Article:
An Ancient Islamic Mamluk Egyptian Calligraphic Embossed Leather Book Spine Reading ‘Glory To Our Lord The Sultan Al Malik Al Mansur The Eminence Mohammed May His Victory Be Glorified’
14th Century / Circa 1361 - 1363
Size: 3.5cm high, 23cm wide - 1½ ins high, 9 ins wide / 13.5cm high, 31.5cm wide, 5cm deep - 5¼ ins high, 12½ ins wide, 2 ins deep (box frame)
Ex Private UK collection acquired Sothebys, October, 2007
In the arts of the Islamic book, the script has been admired from the earliest times for its inherent aesthetic qualities. No other culture in the world has produced so many bibliophile rulers. Numerous legends abound of Princes and potentates who having killed thousands spared the calligraphers and illuminators and carried off a magnificent library of books in triumph.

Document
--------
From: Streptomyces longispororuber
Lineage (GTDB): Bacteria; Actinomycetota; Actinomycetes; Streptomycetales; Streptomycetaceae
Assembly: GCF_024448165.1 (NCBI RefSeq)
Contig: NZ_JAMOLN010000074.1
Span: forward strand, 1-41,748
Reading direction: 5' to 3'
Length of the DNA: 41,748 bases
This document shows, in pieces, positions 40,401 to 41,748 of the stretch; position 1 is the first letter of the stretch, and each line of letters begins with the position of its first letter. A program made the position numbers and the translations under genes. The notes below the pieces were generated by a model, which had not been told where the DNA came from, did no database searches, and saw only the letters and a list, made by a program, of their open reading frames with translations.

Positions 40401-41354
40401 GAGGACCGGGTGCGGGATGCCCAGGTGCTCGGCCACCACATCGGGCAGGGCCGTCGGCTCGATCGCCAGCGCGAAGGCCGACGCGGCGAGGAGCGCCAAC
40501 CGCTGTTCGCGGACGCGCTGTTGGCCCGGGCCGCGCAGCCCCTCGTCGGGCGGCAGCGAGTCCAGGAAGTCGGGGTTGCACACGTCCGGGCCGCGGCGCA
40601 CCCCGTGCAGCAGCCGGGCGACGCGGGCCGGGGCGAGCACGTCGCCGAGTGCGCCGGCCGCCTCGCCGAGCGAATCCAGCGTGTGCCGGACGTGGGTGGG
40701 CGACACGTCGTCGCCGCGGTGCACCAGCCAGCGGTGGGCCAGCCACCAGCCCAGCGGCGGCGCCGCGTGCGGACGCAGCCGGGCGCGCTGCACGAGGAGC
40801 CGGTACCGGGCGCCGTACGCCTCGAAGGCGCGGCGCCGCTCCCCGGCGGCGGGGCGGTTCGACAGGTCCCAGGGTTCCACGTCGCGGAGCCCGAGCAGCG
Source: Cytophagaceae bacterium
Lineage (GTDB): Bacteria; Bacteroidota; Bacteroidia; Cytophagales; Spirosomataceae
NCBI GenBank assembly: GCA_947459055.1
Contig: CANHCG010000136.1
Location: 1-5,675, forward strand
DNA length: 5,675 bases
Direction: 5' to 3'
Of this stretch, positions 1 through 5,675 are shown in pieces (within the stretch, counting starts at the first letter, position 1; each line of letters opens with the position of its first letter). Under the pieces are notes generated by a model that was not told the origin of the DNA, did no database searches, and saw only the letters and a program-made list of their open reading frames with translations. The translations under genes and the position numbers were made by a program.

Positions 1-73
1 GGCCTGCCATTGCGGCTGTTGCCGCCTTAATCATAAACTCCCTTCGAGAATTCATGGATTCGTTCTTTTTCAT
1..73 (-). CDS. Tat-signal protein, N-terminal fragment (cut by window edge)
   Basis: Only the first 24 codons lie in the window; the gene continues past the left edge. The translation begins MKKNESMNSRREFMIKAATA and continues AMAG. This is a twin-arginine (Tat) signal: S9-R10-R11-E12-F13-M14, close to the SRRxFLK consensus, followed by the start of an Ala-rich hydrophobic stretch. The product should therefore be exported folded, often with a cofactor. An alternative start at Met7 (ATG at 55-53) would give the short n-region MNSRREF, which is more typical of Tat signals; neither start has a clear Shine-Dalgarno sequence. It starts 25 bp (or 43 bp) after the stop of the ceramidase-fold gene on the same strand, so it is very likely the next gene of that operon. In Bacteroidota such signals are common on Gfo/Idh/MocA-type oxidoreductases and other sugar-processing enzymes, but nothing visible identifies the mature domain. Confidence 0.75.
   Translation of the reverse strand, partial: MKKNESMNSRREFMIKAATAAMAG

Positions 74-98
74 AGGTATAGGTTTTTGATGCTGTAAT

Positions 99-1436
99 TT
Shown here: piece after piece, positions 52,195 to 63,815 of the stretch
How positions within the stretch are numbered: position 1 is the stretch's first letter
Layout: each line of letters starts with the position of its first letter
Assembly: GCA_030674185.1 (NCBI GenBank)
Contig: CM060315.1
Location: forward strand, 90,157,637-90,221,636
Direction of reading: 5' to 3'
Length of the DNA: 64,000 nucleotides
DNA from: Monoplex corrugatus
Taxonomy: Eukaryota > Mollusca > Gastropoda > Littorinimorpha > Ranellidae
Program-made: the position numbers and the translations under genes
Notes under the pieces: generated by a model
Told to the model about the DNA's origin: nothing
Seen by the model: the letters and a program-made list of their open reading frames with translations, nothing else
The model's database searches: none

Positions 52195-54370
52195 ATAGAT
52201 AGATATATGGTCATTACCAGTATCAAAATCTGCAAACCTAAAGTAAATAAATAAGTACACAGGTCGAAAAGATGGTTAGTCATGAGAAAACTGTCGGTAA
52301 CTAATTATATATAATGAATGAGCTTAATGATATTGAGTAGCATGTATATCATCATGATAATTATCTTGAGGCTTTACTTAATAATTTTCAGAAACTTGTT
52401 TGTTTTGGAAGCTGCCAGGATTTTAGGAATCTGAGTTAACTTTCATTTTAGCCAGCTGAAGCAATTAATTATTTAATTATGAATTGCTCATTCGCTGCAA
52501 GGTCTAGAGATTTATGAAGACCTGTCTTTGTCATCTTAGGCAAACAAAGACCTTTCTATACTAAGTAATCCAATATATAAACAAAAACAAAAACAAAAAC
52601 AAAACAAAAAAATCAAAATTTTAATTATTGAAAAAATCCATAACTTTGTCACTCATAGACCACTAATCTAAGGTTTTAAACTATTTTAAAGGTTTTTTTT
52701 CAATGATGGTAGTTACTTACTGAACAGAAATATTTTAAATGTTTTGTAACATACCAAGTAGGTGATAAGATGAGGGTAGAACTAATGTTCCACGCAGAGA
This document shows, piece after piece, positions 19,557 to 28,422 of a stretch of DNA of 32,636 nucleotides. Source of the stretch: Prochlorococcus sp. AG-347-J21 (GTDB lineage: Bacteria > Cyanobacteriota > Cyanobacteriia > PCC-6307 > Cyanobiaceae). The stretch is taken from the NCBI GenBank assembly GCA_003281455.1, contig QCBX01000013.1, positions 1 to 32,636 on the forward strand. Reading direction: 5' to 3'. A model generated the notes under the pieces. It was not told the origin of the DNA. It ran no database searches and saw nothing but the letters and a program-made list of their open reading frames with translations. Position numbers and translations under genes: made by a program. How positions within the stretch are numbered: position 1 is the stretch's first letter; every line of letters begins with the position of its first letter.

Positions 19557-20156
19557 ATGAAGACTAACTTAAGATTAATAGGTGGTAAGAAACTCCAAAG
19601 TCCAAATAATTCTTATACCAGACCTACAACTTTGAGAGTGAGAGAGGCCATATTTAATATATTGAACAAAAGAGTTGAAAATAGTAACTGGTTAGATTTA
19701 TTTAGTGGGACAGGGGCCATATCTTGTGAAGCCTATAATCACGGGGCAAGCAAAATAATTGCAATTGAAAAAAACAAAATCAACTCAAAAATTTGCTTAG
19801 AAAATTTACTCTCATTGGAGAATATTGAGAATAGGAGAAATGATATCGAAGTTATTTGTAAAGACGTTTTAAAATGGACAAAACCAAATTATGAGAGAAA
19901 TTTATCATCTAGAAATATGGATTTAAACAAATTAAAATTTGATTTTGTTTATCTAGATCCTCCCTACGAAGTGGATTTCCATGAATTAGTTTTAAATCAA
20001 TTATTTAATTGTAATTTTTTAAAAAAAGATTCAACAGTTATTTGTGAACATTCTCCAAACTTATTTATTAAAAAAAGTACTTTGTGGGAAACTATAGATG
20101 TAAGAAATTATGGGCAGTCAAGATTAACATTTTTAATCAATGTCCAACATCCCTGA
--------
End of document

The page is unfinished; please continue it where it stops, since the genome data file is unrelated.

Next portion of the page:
Mosques and Madrasas also had their own book collections and employed calligraphers, painters and book binders. The binding of a book took on a special form in the Islamic world extending the back with a flap that could be bent around the fore edge and in under the front cover. This protected it entirely except on the top and bottom edges. In early manuscripts the covers were usually of wood covered with elaborately tooled leather. Brown leather was the material most commonly used which could be embellished with blind tooled decorations, embossed or stamped and gilded.
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